Joseph Beuys. Untitled (Sun State). 1974

Joseph Beuys Untitled (Sun State) 1974

  • Not on view

This drawing unites the cosmic and terrestrial, as it maps an ideal state in which the social order is conceived as a living organism, intimately linked to a balanced natural order. Each motif is a metaphor: the sun creates energy, which circulates by means of a looping line; through alchemy it takes form in a threefold system of culture—art, science, and religion—and travels toward the ideal state; this life principle is balanced by the death principle, and the earth by the primary actor, Man, an androgynous figure accompanied by an emblem of his animalistic and spiritual nature—the stag.

Untitled (Sun State) is one of Beuys's Blackboard drawings, which were created during his lectures at educational institutions and museums. This drawing evolved during his participation in the public dialogue, "Art into Society, Society into Art" at The Art Institute of Chicago in 1974. Here Beuys demonstrates, with a thin looping line and verbal descriptions, the connections among myth, alchemy, astrology, anthropology, and the social and political sciences. The result is a work described by the artist as a kind of astrological chart embodying his ideas of the ideal state, in which democratic principles inform cultural life (freedom), law (equality), and economics (fraternity). It is a constellation delineating a structure for a harmonious social body, or, alternatively, a social sculpture—an evolutionary process whose goal is to "sculpt new models for the entirety of life."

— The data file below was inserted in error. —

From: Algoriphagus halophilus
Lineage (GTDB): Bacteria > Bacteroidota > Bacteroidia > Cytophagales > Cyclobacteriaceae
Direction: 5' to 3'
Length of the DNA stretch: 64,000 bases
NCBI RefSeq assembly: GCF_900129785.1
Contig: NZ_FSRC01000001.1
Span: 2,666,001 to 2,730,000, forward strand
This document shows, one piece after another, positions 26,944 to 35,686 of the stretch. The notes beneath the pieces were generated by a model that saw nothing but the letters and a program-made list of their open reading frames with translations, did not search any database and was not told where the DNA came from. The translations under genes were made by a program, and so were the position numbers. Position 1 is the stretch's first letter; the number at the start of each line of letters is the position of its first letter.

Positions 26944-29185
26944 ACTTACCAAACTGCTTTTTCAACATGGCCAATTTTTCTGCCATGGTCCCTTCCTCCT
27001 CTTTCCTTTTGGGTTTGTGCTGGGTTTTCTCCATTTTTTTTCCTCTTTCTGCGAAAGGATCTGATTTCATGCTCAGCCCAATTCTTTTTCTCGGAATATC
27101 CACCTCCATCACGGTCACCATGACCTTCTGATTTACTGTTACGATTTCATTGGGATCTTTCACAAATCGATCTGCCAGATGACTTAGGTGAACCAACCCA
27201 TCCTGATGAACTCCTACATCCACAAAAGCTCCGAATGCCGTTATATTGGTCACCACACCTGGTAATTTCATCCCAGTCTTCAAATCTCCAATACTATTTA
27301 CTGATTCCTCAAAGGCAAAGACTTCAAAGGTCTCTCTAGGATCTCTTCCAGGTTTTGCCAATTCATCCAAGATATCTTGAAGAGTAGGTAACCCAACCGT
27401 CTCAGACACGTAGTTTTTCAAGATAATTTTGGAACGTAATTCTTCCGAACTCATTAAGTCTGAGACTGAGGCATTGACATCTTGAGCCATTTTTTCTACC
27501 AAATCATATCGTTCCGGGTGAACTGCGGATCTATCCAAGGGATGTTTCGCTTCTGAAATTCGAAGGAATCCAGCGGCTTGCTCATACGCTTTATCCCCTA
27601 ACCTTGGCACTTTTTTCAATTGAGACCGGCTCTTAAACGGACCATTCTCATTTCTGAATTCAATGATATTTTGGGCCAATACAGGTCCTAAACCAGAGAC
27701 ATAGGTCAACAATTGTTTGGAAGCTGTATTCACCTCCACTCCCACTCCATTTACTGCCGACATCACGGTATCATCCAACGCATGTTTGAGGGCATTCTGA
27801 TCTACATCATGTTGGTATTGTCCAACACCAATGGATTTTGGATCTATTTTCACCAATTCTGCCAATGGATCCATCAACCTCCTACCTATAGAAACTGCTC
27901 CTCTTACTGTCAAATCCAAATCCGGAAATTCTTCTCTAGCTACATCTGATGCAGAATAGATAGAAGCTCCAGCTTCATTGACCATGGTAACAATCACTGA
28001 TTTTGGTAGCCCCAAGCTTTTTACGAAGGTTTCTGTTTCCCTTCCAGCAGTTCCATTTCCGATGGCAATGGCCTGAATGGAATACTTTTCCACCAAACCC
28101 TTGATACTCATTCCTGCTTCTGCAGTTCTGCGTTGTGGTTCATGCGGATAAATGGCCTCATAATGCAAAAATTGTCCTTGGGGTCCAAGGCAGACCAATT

Publication excerpt from The Museum of Modern Art, MoMA Highlights, New York: The Museum of Modern Art, revised 2004, originally published 1999.
Medium
Chalk and felt-tip pen on blackboard with wood frame
Dimensions
47 1/2 x 71 1/8" (120.7 x 180.7 cm)
Credit
Gift of Abby Aldrich Rockefeller (by exchange) and acquired through the Lillie P. Bliss Bequest (by exchange)
Object number
369.1984
Copyright
© 2019 Artists Rights Society (ARS), New York / VG Bild-Kunst, Bonn
Department
Drawings and Prints

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